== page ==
Soroka study: IVF treatment does not increase long-term cardiovascular risk for women

Whether fertility treatments can cause long-term harm to the mothers’ health – from increased risk of cancer to heart attacks and stroke -- is under dispute in the medial literature.

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March 1, 2016 10:40
1 minute read.
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Newborn baby [Illustrative]. (photo credit: INIMAGE)

 
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Undergoing fertility treatments does not raise women’s long-term risk of cardiovascular disease, according to a new Soroka University Medical Center/Ben-Gurion University study.

Many Israeli women undergo difficult hormonal and in-vitro fertilization treatments to realize their dream of becoming mothers.

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Every year, tens of thousands of IVF cycles are carried out in general hospitals around the country. But whether fertility treatments can cause long-term harm to the mothers’ health – from increased risk of cancer to heart attacks and stroke – is under dispute in medical literature.

The Beersheba researchers, led by Prof. Eyal Sheiner (head of obstetrics/gynecology B at Soroka) and Prof. Ilana Shoham-Vardi (of Ben-Gurion University’s Health Sciences Faculty), showed clearly that fertility treatments do not endanger women’s hearts and blood vessels in the long term.

The results of their study were recently presented at an important obstetrics/ gynecological conference in Atlanta.

The team of researchers followed for 10 years the cases of 100,000 women who gave birth at Soroka between 1988 and 2013 – focusing on 4,000 of them who underwent IVF or received drugs that stimulated the production of eggs by their ovaries.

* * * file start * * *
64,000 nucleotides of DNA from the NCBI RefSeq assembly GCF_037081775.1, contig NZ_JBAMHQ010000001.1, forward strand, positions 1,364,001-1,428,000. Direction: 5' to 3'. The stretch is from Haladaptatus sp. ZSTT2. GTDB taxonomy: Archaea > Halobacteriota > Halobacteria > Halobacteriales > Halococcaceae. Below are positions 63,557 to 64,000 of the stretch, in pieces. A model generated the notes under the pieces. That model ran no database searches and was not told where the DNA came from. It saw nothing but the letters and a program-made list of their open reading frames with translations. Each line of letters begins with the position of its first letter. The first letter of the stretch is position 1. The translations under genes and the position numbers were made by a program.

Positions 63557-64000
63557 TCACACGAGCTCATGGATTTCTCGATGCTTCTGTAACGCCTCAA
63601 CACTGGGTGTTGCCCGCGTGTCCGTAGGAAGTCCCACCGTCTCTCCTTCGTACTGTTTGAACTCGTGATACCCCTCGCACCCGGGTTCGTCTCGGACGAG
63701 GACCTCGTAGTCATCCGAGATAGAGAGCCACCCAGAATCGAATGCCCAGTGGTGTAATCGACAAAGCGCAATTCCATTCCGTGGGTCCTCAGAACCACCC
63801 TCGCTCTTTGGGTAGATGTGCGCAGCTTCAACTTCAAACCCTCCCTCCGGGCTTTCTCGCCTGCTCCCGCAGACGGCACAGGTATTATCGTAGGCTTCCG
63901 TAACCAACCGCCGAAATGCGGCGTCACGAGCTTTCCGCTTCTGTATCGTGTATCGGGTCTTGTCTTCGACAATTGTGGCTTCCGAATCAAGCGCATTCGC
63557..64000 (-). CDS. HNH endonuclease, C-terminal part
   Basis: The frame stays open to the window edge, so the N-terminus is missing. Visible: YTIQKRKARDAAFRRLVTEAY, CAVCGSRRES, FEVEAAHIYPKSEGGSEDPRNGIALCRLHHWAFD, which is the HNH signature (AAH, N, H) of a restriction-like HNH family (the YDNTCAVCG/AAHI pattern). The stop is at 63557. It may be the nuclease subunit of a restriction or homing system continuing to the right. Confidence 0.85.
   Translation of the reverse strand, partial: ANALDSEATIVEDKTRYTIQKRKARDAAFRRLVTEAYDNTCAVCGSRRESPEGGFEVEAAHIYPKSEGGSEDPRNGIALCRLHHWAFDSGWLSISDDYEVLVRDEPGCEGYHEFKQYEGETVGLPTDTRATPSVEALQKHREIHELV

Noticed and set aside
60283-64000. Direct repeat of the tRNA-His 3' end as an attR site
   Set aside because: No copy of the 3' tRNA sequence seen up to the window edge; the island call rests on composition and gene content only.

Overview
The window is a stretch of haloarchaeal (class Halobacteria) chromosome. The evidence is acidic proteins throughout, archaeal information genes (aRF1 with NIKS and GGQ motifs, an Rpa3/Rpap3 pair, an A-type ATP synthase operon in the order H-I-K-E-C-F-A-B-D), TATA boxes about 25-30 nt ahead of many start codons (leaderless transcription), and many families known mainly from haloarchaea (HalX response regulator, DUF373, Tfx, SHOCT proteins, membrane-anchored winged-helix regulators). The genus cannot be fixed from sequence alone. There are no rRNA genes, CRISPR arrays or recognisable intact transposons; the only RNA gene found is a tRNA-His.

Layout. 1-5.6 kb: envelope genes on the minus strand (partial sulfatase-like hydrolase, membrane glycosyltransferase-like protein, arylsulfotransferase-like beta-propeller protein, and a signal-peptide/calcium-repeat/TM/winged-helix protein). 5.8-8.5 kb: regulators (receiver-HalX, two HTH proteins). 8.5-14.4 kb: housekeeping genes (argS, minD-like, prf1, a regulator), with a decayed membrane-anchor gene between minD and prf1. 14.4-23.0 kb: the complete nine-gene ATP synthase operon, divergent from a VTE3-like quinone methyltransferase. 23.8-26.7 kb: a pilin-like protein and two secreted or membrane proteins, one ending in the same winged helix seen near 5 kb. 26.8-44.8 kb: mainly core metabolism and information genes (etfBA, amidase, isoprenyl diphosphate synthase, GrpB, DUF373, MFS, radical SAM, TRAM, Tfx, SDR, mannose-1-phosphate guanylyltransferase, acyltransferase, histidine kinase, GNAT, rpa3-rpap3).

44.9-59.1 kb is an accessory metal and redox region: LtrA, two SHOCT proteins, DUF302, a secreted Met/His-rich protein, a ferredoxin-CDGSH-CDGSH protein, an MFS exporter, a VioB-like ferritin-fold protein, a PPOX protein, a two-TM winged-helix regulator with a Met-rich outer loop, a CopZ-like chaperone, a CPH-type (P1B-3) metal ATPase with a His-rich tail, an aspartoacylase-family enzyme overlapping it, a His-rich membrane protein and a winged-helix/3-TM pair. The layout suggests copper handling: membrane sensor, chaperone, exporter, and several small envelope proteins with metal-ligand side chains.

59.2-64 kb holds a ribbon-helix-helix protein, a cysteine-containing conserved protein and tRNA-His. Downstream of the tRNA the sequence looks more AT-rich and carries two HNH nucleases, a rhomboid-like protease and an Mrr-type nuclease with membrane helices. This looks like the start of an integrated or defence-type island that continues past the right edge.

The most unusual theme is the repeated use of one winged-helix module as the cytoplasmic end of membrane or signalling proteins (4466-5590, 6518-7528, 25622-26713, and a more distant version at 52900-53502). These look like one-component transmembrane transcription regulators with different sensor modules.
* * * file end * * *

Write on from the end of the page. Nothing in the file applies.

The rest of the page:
They found there were no significant statistical risks in cardiovascular disease in women who underwent fertility treatment compared to women who did not. The long-term rate of heart disease among the IVF group was three percent compared to 3.3 percent among the control group.

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Sheiner pointed out that in view of the growing number of women undergoing fertility treatment, it was important to know if they are at high risk for cardiovascular diseases.

“Now these women can relax at least and not worry about any cardiovascular implications of their treatment,” he said. “It’s important to note that it’s difficult to publish negative results (which show there is no difference between the two groups) in medical literature.

But at the same time, because of the important disagreement on risks to women undergoing fertility treatment, our study was chosen to be presented at the central conference on obstetrics/gynecology and to be accepted for publication in a leading medical journal.”

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